NEW YORK (TheStreet) -- With shares of Bank of America (BAC) rangebound this year between $14 to $18 shares are currently trading around $16, up nearly 5% for the year to date -- how can the second-largest U.S. bank by assets double over the next 12 to 15 months?
Let's clear up one thing: Bofa can only go higher once it's finally done with paying penalties and other costs related to the 2008 financial crisis and its purchase of Countrywide Financial.
In the meantime, the bank will most likely report a 9-cent loss in the third quarter, its second of the year due to fines or penalties from the mortgage mess during the financial crisis. Bank of America is expected to earn between $1.40 to $1.79 a share in 2015. The estimates reflect that the bank has cleared a majority of its litigation and legal costs from major cases with the Department of Justice and other federal housing agencies from this year.
Even with the almost $26 billion in settlements behind the bank this year, Bank of America is woefully undervalued compared to the other mega-money center banks Citigroup (C) , JPMorgan Chase (JPM) and Wells Fargo (WFC) .
As you can see from the table above, although Bank of America has fared better than Citigroup and JPMorgan in the short term (year-to-date) with a return of 2.9%, it is 2.5 times below the YTD return of the basket of financial institutions held in the Financial Select SPDR ETF (XLF) and well below the five-year period since the 2008 financial crisis of almost 62%. Also, BAC not only has the lowest price to book of this group (including below the industry average) but the lowest of all the largest 25 U.S. banks I follow -- talk about value!
The chart below emphasizes how Bank of America has performed over the last five years compared to the XLF ETF or the average financial institution within the XLF:
Even though the bank has more tripled in price over the last three years since posting a post crisis low of $4.92 set in December 2011, the bank can more the double its current price.
Nobody can argue Bank of America isn't in better shape today than it was on April 10, 2010, when it set its five-year high of $19.86. The bank has since paid out over $60 billion in legal costs, settlements and fines during the financial crisis since 2008 -- by far the most of any bank.
So how do we get the stock to $30? The table below should give you some idea of how the price target can be achieved:
The two settlements in 2014 accounted for almost $16 billion in cash settlements, or $1.52 per share, based on 10.5 billion shares outstanding. If BAC had not had those charges, the bank would have earned $1.92 in 2014, according to analysts' average estimates. With an historical P/E of 15 times, the bank would have a price target of almost $29 per share.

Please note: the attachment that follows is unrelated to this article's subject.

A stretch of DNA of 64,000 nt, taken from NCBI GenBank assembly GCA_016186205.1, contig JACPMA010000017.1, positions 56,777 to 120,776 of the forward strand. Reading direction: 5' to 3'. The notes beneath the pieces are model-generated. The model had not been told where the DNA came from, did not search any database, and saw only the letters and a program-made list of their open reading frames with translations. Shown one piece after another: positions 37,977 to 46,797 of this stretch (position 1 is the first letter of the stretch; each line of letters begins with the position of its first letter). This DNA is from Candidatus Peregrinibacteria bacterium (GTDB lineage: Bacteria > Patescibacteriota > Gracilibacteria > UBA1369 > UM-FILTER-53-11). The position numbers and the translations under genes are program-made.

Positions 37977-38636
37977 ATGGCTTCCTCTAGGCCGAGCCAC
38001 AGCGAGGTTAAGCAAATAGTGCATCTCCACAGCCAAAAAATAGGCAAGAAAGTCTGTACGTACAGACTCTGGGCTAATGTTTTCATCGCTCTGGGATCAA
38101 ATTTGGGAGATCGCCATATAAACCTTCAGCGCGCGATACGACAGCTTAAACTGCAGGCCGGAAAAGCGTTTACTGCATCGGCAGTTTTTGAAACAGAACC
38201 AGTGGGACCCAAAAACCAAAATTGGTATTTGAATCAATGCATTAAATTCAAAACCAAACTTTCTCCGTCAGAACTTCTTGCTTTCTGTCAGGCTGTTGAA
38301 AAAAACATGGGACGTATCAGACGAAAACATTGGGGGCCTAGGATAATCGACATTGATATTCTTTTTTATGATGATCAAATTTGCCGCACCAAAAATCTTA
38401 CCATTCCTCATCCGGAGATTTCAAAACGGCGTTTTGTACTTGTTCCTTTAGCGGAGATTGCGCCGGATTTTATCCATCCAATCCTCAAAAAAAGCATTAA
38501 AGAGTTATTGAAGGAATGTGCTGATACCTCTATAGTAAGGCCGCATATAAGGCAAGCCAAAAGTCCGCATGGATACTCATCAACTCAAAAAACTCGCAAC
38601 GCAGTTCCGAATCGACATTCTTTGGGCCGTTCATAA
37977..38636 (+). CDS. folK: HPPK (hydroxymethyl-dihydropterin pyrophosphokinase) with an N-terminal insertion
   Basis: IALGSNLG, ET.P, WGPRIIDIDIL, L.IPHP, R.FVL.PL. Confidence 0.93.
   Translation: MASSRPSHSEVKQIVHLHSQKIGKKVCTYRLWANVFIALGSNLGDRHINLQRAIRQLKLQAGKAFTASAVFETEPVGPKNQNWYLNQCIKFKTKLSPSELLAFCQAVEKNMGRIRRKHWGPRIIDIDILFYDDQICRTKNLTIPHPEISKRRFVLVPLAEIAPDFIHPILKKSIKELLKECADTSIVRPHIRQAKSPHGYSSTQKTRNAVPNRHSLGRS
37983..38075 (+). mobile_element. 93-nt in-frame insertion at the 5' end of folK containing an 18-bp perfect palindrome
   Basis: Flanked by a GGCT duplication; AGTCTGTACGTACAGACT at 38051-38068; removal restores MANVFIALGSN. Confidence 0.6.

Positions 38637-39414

Estimates for 2015 of $1.79 are conservative given that the bank will probably have favorable economic tailwinds with higher net interest margin spreads in a rising interest rate environment from Federal Reserve key benchmark rate hikes.
Furthermore, the bank will more than likely gain a few more cents per share on earnings next year after being given the green light on a share buyback program of at least $4 billion in shares nixed by the Fed this past spring because of a miscalculation on capital calculations (and partially offset by another dividend increase to shareholders).
At the very least, the bank will not have the overhang of another large record-setting litigation settlement going forward, which should allow the bank to focus it bolstering its core lending and investment banking business. At a forward P/E of 17 times the bank should achieve a stock price of over $30 a share.
With modest revenue projections of 3.2% for 2015 to just over $90.2 billion and improved operating margins, Bank of America should be able to comfortably obtain a $30 target price within the next 12 to 15 months. All assumptions are well within the prevue of forecasts given fairly reasonable and modest metric estimate assumptions that would produce a handsome return of 90% from current price levels.
At the time of publication, the author was long C, BAC and WFC, although positions may change at any time.
This article is commentary by an independent contributor, separate from TheStreet's regular news coverage.
TheStreet Ratings team rates BANK OF AMERICA CORP as a Buy with a ratings score of B. TheStreet Ratings Team has this to say about their recommendation:
"We rate BANK OF AMERICA CORP (BAC) a BUY. This is driven by multiple strengths, which we believe should have a greater impact than any weaknesses, and should give investors a better performance opportunity than most stocks we cover. The company's strengths can be seen in multiple areas, such as its expanding profit margins, notable return on equity and increase in stock price during the past year. We feel these strengths outweigh the fact that the company has had sub par growth in net income." You can view the full analysis from the report here: BAC Ratings Report